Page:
Amicus brief filed in Greensboro police body-camera gag order appeal

The Chambers Center coordinated the filing of an amicus brief on behalf of 14 community-based organizations, the City of Durham, and the ACLU-NC Legal Foundation filed an amicus brief this week in support of an appeal by the City of Greensboro challenging a court order prohibiting council members from discussing police body-camera video with the public. These community organizations are all deeply committed to the promotion of racial equity, social justice, and civic engagement, and are also dedicated to meaningful public participation, transparency, and honest communications with local government.  They argued that the gag order violates the North Carolina Constitutional guarantees that “All political power is vested in and derived from the people; all government of right originates from the people, is founded upon their will only, and is instituted solely for the good of the whole,” and “The people of this State have the inherent, sole, and exclusive right of regulating the internal government and police thereof.” If public officials are prohibited from freely communicating with the public, there can be no accountability for those officials, thereby depriving the public of their fundamental right to ensure that they are meaningfully represented.

On September 10, 2017, a Greensboro Police Department (GPD) officer tased Aaron Garrett, a young black man. The interaction was captured on a police body camera. Because the issue of racialized police practices and discriminatory police misconduct has been a priority for community advocates in Greensboro for decades, and in response to pressure from the public, the City Council petitioned the Guilford County Superior Court to release the police body camera footage of the incident.  The court granted the request prohibited council members from discussing the body camera footage with their constituents or any member of the public.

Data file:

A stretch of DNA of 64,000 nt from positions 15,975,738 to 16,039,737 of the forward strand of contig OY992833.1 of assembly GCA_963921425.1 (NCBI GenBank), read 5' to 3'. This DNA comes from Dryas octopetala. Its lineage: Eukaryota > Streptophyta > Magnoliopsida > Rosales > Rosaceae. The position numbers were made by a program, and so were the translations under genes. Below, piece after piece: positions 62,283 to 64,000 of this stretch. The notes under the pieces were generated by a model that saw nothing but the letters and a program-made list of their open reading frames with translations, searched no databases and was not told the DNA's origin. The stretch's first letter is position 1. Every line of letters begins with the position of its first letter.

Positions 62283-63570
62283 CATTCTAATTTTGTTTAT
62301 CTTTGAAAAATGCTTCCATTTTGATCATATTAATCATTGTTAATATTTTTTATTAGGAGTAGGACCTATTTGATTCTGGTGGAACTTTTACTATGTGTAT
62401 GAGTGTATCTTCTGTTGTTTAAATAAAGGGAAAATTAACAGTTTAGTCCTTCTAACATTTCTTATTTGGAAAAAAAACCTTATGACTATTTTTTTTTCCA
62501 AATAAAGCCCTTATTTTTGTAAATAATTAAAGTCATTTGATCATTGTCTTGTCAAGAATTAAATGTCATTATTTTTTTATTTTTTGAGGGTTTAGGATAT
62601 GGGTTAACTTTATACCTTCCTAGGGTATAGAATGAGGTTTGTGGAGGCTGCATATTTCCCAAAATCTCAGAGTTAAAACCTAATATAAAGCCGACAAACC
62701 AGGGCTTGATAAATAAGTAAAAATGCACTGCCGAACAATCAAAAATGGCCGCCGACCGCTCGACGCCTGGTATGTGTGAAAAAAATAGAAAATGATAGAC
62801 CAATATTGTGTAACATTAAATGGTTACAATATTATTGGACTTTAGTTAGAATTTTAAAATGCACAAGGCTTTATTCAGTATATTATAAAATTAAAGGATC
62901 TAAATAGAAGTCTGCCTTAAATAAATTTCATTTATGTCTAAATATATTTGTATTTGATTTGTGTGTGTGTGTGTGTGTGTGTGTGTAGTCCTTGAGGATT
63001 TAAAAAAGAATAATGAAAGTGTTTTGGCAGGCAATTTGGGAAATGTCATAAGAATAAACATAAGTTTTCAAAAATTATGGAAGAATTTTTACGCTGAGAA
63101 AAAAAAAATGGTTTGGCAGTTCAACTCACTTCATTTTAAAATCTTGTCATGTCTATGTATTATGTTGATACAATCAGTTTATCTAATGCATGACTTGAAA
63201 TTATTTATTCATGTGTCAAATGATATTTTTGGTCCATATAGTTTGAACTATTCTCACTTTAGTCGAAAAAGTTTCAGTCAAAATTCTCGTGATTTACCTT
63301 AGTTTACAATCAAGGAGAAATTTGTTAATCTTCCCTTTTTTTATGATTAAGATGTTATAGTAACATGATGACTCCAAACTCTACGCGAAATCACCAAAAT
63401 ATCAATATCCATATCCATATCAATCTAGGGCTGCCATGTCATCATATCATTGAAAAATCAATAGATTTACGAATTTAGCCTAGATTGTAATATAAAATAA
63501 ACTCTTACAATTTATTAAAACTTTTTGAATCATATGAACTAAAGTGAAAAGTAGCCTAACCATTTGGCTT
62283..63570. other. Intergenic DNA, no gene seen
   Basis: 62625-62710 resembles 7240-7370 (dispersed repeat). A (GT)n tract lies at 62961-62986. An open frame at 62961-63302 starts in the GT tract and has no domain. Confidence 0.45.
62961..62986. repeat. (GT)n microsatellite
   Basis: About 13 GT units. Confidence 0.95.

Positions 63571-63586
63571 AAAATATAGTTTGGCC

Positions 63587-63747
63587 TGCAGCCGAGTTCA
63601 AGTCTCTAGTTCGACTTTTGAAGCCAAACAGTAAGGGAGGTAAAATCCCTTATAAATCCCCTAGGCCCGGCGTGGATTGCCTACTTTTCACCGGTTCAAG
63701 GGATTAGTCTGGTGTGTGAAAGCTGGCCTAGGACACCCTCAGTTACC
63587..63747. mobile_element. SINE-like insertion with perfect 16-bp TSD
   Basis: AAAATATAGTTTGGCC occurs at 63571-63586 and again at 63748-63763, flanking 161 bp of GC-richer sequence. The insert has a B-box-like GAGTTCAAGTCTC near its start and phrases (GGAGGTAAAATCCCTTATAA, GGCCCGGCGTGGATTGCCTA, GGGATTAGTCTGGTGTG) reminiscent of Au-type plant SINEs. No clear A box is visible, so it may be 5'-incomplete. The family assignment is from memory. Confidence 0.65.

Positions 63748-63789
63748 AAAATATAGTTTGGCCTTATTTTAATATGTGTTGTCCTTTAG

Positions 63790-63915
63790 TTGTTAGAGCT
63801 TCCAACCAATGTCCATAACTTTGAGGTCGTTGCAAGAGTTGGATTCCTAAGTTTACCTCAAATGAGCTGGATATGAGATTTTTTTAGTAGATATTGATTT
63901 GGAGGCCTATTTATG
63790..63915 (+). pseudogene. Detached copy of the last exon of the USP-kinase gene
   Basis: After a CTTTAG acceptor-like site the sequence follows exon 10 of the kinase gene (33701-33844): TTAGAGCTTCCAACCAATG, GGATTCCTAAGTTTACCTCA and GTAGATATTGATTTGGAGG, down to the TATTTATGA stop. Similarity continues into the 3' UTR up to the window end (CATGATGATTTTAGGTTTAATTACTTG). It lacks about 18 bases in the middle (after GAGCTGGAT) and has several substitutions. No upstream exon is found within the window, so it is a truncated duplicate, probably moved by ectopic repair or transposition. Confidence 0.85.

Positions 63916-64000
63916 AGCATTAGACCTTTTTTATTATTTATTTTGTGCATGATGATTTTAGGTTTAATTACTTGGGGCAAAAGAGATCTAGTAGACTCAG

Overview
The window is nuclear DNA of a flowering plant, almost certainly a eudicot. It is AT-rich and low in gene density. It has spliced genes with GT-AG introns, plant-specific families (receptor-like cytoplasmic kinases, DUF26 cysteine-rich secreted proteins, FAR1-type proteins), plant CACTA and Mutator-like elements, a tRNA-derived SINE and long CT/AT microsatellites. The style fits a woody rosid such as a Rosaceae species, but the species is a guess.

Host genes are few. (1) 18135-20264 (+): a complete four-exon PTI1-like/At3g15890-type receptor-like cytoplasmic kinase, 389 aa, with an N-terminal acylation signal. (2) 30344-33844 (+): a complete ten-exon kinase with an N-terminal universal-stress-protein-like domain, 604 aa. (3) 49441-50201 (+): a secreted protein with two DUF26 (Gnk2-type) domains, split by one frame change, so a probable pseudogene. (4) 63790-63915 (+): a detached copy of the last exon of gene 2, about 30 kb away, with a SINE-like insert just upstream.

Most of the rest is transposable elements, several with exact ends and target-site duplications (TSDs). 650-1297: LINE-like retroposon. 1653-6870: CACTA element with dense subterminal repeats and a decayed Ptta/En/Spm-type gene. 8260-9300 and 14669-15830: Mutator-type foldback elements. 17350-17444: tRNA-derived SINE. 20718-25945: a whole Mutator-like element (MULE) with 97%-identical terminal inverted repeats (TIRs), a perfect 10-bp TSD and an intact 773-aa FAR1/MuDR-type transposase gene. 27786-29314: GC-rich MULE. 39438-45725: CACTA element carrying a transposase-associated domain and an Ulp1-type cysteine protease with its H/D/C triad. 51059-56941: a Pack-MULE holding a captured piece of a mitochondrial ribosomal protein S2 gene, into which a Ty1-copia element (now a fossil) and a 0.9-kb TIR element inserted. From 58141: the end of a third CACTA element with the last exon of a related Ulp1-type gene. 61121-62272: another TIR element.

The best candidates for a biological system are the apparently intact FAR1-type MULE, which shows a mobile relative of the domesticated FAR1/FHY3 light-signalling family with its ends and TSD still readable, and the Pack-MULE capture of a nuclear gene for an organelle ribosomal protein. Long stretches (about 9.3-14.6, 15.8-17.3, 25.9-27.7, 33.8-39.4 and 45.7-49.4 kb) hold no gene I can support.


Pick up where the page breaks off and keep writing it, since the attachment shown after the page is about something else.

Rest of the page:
After all criminal matters related to the incident were resolved, the City Council asked the court to lift the gag order. The court refused, continuing to prevent the Council members from discussing the details of this critical public issue with the very people who empowered them to serve as their representatives. The City appealed, and the  amicus brief was filed in support of the City.

The organizations filing the brief are: Beloved Community Center Of Greensboro, the League Of Women Voters of the Piedmont Triad, Reclaiming Democracy, Roch Smith Jr., the Guilford Anti-Racism Alliance, The Homeless Union Of Greensboro, Triad City Beat, the Carolina Peacemaker, the Pulpit Forum of Greensboro and Vicinity, Democracy Greensboro, The UNC-G Chapter of the American Association of University Professors, St. Barnabas Episcopal Church, Community Play!/All Stars Alliance, the American Civil Liberties Union of North Carolina Legal Foundation, NC Warn, and the City of Durham.

This brief was a collaborative effort among the Chambers Center, Chris Brook and Sneha Shah from the NC-ACLU and Cheyenne Chambers and Luke Largess from the Tin Fulton law firm in Charlotte; as well as extraordinary community organizing by our longtime colleague, the indefatigable Lewis Pitts.

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